By Sriya Reddy
Some DART riders said Tuesday that the end of the mask mandate worries them, while others believe it is a positive change as cases of COVID-19 decrease in the Dallas area.
DART as of Tuesday is no longer requiring face masks after a federal judge’s ruling ended the mandate and the Transportation Security Administration decided not to enforce it on public transportation and in transit hubs.
This comes after DART had previously said that masks would be mandated on its services until May 3. Face masks and sanitizer will remain available in DART vehicles. However, passengers and operators will not be required to wear them if they choose.
Face masks will also not be required in airports and on planes after the Monday ruling.
Thomas Crook, a bus driver for the DART shuttle at the University of Texas at Dallas, said wearing a mask should be an individual’s choice.
“It’s a common sense thing,” he said. “If you’re around a group of people, put it on. That’s what I’ll do.”
Crook said the riders who typically take his bus — students, not the general public — usually wear masks so he doesn’t have to worry about them. Overall, though, he thinks the mask mandate being lifted is a good thing.
Graduate student Krupa Modi said the end of the mask mandate on the bus doesn’t really change much. She said she’s neutral on the ruling because it was an individual’s choice anyway.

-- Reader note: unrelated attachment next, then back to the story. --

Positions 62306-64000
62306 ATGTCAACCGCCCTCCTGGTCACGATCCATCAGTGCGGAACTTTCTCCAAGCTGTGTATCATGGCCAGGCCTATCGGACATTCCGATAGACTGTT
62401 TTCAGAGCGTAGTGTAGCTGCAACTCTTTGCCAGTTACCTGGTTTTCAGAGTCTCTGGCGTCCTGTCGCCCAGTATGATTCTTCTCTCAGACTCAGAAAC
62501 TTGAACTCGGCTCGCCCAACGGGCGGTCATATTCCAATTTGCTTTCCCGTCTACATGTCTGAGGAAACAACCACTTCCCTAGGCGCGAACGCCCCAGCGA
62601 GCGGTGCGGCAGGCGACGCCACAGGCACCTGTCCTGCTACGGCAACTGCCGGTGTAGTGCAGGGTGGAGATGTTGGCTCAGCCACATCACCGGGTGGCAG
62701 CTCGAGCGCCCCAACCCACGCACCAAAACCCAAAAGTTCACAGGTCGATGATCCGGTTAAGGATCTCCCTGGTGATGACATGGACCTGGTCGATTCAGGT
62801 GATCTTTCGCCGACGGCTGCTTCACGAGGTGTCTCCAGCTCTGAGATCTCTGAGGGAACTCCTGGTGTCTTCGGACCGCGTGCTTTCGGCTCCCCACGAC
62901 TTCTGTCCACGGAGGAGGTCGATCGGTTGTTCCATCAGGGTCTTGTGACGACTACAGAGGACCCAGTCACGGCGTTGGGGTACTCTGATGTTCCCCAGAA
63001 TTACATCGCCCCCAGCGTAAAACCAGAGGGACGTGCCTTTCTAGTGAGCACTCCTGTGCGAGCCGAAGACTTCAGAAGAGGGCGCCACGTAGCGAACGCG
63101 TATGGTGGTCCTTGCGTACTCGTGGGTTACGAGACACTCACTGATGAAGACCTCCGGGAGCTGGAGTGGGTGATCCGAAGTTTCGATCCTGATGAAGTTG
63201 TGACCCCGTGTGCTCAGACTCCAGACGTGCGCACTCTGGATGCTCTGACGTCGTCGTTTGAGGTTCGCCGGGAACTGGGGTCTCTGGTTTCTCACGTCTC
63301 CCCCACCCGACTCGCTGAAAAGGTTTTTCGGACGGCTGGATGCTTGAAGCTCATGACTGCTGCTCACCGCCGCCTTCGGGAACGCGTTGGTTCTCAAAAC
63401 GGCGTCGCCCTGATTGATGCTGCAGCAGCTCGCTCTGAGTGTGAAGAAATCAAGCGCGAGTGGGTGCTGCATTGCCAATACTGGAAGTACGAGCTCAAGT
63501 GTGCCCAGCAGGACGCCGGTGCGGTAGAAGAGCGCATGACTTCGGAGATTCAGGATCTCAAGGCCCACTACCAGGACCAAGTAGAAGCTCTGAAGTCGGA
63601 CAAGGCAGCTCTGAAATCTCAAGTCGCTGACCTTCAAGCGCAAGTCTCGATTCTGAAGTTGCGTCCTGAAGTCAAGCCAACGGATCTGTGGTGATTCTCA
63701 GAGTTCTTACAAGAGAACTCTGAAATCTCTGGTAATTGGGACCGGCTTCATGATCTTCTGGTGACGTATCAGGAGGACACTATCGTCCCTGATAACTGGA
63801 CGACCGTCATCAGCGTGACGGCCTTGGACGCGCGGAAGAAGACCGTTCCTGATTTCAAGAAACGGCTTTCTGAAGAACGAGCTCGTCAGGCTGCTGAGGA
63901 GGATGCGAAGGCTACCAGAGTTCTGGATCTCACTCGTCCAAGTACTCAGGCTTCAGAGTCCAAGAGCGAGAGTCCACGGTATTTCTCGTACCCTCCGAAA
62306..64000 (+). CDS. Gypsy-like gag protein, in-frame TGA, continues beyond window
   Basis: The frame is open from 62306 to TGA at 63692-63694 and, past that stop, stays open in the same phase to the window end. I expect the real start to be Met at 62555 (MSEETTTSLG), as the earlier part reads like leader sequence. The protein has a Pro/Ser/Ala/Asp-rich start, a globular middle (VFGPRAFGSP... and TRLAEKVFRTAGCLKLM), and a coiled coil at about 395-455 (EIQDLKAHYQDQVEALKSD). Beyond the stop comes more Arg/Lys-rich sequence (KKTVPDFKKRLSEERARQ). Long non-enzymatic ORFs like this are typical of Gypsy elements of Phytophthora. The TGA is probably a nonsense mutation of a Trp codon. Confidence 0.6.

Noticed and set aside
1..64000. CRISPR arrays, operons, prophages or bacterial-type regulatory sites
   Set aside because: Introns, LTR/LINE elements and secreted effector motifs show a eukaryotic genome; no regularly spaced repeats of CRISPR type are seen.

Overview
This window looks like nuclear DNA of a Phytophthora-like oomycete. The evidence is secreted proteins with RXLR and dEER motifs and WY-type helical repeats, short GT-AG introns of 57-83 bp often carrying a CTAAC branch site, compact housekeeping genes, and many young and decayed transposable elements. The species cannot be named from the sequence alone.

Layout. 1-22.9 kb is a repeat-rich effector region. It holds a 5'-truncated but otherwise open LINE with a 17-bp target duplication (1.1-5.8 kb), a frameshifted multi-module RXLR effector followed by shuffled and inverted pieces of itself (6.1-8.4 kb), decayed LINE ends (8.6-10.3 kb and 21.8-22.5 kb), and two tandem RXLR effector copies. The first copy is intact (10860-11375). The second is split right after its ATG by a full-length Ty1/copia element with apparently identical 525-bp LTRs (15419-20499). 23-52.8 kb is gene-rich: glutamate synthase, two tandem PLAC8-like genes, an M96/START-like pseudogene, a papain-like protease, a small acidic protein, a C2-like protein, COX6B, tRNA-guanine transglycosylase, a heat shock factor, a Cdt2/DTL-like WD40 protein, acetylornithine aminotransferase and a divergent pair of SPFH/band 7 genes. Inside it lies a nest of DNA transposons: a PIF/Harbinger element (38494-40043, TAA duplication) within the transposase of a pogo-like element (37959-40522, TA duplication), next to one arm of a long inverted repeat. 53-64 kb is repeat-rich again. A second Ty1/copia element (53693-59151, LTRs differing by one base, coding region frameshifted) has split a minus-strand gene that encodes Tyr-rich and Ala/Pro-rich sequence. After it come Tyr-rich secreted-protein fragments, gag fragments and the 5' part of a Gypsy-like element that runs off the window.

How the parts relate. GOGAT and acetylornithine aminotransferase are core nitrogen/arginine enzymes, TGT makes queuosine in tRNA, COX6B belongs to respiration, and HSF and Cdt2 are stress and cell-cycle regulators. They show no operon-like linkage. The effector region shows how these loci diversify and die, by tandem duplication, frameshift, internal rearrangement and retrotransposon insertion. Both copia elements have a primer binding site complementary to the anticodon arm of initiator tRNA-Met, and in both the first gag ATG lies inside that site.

She said that she would wear a mask if she was sick. “If I know that I’m not feeling well, it should be up to me if I wear a mask or not,” Modi said. “Because if I’m coughing I should know that at least it should spread out to others.”
Angel Pham takes the bus every day and is worried about the mandate being lifted.
“It’s a little concerning since everyone is so close on a bus, like there’s no room to have any social distance,” Pham said.
Pham said she interacts with high-risk individuals regularly so masking is important to her.
The lack of a mask mandate also worries Presley Sequeira, who often takes the bus.
“I think it’s not the greatest decision because it’s known that wearing a mask can reduce your chances of transmission by like 50% or something. That’s what I read somewhere,” Sequeira said. “So I don’t think it’s the most prudent decision at all, but it should be up to people to choose and I think people should be smart enough to choose what’s right for them.”
He said that he wears his mask on the bus, in crowded spaces and in class out of precaution, but usually doesn’t wear a mask outside of those spaces.